VTK files: This is the XML-based file format used by VTK. The data set created by this reader may be of any type supported by ParaView (polygonal, uniform rectilinear, nonuniform rectilinear, curvilinear, or unstructured). The file extensions are as follows: .vtp for polygonal data, .vti for image data (uniform rectilinear data sets), .vtr for rectilinear grids (nonuniform rectilinear data sets), .vts for structured grids (curvilinear data sets), and .vtu for unstructured grids. ParaView can write data files in this format. This file format allows you to select which data set attributes to load.
Parallel (partitioned) VTK files: This is the parallel version of the XML-based file format used by VTK. The parallel VTK files contain information about the spatial distribution of data and may point to multiple VTK files. The data set created by this reader may be of any type supported by ParaView (polygonal, uniform rectilinear, nonuniform rectilinear, curvilinear, or unstructured). The file extensions are as follows: .pvtp for polygonal data, .pvti for image data (uniform rectilinear data sets), .pvtr for rectilinear grids (nonuniform rectilinear data sets), .pvts for structured grids (curvilinear data sets), and .pvtu for unstructured data. ParaView can write data files in this format. This file format allows you to select which data set attributes to load.
VTK MultiBlock (MultiGroup, Hierarchical, Hierarchical Box) files: This is the XML-based file format used by VTK for reading multi-block (or multi-group, hierarchical, or hierarchical box) data sets. The file extension is .vtm. There are no modifiable parameters for reading files in this format.
Legacy VTK files: This is the legacy (before VTK 4.2, although still supported) VTK file format. All types of data are stored with the same file extension, .vtk. The data set created by this reader may be of any type supported by ParaView (polygonal, uniform rectilinear, nonuniform rectilinear, curvilinear, or unstructured). ParaView can write data files in this format. There are no modifiable parameters for reading legacy VTK files.
Parallel (partitioned) legacy VTK files: This is the parallel version of the legacy (before VTK 4.2, although still supported) VTK file format. All types of data are stored with the same file extension, .pvtk. The data set created by this reader may be of any type supported by ParaView (polygonal, uniform rectilinear, nonuniform rectilinear, curvilinear, or unstructured). There are no modifiable parameters for reading parallel legacy VTK files.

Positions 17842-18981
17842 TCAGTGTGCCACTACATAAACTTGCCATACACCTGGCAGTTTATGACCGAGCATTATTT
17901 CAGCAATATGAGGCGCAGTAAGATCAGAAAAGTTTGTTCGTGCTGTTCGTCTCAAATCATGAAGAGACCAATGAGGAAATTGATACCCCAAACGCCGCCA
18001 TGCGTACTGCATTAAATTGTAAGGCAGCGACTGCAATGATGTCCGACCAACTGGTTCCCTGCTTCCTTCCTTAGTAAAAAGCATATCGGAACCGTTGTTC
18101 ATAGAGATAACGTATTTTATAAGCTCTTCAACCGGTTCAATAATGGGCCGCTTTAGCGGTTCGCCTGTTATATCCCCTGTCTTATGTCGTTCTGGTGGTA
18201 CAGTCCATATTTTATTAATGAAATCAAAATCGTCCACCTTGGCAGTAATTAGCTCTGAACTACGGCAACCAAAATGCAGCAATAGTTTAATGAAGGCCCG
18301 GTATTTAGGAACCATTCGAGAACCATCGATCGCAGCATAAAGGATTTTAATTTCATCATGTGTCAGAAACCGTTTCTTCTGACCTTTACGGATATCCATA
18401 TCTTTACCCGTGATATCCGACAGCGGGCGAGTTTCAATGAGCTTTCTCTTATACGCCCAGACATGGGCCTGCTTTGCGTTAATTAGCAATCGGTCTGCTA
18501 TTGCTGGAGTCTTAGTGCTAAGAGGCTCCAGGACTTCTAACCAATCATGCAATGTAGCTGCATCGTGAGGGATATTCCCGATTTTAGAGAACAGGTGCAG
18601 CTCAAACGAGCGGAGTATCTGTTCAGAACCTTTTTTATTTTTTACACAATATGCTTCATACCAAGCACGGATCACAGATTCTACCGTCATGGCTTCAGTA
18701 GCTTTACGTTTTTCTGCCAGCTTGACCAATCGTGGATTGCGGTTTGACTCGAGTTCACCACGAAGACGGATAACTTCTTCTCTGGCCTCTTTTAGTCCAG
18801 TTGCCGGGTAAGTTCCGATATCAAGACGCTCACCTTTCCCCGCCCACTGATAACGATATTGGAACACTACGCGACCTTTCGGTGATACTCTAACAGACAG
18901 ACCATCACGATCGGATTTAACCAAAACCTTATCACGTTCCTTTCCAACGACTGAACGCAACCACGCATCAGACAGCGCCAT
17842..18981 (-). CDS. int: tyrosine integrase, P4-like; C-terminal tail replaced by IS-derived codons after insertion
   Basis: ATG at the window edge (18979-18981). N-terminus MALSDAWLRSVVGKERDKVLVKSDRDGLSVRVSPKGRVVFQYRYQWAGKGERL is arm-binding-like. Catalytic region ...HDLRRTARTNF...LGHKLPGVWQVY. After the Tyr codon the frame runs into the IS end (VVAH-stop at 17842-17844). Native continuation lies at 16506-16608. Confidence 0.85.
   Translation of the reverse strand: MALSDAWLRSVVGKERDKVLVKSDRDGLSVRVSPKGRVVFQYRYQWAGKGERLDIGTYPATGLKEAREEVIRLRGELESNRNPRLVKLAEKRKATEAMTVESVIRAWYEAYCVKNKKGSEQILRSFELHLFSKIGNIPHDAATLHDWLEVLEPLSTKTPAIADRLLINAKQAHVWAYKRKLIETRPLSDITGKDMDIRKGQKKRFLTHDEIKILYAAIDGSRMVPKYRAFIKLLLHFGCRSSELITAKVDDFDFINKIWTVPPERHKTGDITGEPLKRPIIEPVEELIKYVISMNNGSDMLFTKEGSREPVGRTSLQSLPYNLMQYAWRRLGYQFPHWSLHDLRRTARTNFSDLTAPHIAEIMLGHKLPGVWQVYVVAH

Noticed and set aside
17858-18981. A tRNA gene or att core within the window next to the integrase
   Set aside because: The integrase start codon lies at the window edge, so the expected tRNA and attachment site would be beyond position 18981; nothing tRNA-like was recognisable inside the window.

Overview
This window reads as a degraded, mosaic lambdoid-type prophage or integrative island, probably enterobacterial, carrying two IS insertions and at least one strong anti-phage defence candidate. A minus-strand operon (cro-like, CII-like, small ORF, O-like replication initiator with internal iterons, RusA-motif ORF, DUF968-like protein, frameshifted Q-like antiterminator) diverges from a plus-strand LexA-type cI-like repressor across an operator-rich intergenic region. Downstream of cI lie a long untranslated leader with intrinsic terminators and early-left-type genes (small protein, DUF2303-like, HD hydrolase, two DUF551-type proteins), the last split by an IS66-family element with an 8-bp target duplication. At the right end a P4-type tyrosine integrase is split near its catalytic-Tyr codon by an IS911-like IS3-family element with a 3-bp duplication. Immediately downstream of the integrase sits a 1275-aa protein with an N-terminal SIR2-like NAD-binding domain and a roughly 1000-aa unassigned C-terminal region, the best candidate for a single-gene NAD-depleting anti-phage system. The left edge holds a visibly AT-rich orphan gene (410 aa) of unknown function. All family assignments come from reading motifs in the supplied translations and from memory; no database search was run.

EnSight files: This is the file format used by CEI’s EnSight (http://www.ensight.com). ASCII and binary EnSight 6 and EnSight Gold formats are supported. These files have a .case extension. The data set created by this reader may be of any type supported by ParaView (polygonal, uniform rectilinear, nonuniform rectilinear, curvilinear, or unstructured). This format also supports multiple parts and time information. This file format allows you to select which data set attributes to load.
EnSight Master Server files: This is the parallel version of CEI’s EnSight format. The master file usually has a .sos extension and may point to multiple .case files. This file format allows you to select which data set attributes to load.
Exodus files: ParaView can read Exodus II files. Only unstructured grid files are produced. The expected file extensions for Exodus II files are .g, .e, .ex2, .ex2v2, .exo, .gen, or .exoII. This file format allows you to select which data set attributes to load. ParaView can write files in this format.
BYU files: ParaView can read MOVIE.BYU files. These files have a .g extension. Only polygonal data is produced. There are no modifiable parameters for reading BYU files.
XDMF files: The eXtensible Data Model and Format (XDMF) is an active, common data hub used to pass values and metadata in a standard fashion between application modules (http://www.arl.hpc.mil/ice/). These files have a .xmf extension. Metadata is stored in the XDMF file using an XML format, and large attribute arrays are stored in a corresponding HDF5 file. This format supports rectilinear and unstructured grids. ParaView can write files in this format. This file format also allows you to select which data set attributes to load.
PLOT3D files: This is the file format originally used by the PLOT3D plotting package developed at NASA. ParaView can read both ASCII and binary PLOT3D files. By default, ParaView assumes that the default file extension is .xyz for geometry files and .q for solution files, but files with other extensions can also be read. Only curvilinear output is produced, but it may be single- or multi-block.
SpyPlot CTH files: ParaView reads files in the SPCTH Spy Plot format through an ASCII meta file called the "case" file (extension .spcth). The case file lists all the binary files containing the data set. This reader produces multi-block composite data sets.